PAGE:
Lost in Space: Our Review of ‘Galaxy of Horrors’

Posted in Movies by - February 28, 2017
Lost in Space: Our Review of ‘Galaxy of Horrors’

A man traveling through space is awakened early in his cryogenic pod, and unfortunately we are to share the same fate as he: watch a series of middling sci-fi horror shorts without input or control.

Galaxy of Horrors is an anthology series that welcomes all the positives that come with such a framework while also staying subject to the detriments. Eight shorts are presented, loosely connected by the particular subset of horror science fiction, with a weak main story that finds a man alone in the great unknown. He is presented with all the films: it’s hard to say whether he might be better off just floating off in silence.

That is not to say that all the shorts are poor; some are while others have weight, but an anthology film is only as strong as its weakest link. And yes, that they are short films means that if you aren’t favouring one, you will be quickly on to the next. That’s hardly the kind of solace you want to embrace.

The most unsettling might be ‘Pathos,’ an Italian film that finds a pathetic figure trapped in a mechanical room. He is being controlled by a program of sorts, with a tube connecting from the ceiling into his brain that can manipulate all of his functions – for a price. This disturbing vision of the future is where stimulation comes with risk, but no one is there to really help you. Those in power are only sucking you dry. It’s grotesque and grimy, and stands out the most particularly because it has a simple point brought into stark, powerful relief.

Other films finds go bigger and more complicated, struggling to tell a story within the constraints of time and money. One deals with consciousness in creatures, and it seems the film’s grasp is beyond its reach. Another tells of the death of a president in a futuristic dystopia that mainly serves to provide gratuitous blood and nudity. There’s also a bit of torture porn in the gruesome and weird ‘Eveless,’ about childbirth.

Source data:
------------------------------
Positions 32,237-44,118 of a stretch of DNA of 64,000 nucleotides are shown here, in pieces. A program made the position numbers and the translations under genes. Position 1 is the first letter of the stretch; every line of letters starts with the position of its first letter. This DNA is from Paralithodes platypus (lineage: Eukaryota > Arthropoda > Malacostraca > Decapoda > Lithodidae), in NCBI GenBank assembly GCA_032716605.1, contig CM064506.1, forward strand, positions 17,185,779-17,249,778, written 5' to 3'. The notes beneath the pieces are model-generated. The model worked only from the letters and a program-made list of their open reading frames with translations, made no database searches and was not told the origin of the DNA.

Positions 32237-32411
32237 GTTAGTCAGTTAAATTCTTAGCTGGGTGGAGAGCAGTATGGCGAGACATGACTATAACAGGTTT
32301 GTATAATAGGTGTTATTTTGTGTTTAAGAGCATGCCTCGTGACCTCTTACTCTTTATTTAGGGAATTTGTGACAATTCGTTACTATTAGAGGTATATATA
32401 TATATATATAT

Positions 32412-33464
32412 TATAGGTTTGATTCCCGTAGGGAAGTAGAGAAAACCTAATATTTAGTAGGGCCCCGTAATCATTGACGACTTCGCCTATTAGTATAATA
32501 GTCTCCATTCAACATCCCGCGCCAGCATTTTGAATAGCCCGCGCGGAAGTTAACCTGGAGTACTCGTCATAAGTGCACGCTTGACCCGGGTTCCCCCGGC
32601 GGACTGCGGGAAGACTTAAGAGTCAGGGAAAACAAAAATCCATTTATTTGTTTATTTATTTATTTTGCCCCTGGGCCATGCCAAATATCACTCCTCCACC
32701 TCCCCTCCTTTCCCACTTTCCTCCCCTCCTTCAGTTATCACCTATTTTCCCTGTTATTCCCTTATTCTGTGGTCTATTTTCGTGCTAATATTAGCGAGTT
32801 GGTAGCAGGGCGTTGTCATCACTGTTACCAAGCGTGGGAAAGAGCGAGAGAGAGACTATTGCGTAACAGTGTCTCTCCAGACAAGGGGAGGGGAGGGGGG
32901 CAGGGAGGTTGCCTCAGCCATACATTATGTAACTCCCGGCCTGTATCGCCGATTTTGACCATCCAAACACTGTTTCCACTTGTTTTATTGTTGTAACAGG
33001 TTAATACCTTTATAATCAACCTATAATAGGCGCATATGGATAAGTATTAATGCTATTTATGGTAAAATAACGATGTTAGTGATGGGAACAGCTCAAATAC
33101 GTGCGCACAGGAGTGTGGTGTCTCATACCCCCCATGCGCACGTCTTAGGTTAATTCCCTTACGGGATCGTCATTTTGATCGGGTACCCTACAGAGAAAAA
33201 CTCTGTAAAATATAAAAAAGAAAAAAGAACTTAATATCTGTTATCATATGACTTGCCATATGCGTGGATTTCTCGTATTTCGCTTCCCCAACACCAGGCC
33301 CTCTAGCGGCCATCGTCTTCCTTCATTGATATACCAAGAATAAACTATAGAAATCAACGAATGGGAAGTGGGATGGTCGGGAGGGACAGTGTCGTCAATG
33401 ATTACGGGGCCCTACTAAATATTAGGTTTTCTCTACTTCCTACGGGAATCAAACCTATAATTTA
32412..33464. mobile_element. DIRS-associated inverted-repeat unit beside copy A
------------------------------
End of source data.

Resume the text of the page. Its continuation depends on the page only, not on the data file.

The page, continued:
A more curious short, though not necessarily made with the best execution, deals with a manipulative smartphone assistant named Iris.  Galaxy of Horrors is a hodgepodge at best, with some intriguing ideas and some good effects, though they are never quite found in the same story. At best they are seedlings, which isn’t that bad – they may yet grow into something terrifying.

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Anthony is a lover of a good story in any form, on any subject. Tirelessly navigating filmdom, he is equal parts an unbridled idealist and stubborn curmudgeon, trying to strike a balance between head and heart when it comes to pop culture. He pens stories about television, music, the environment, lifestyles, and all things noteworthy and peculiar.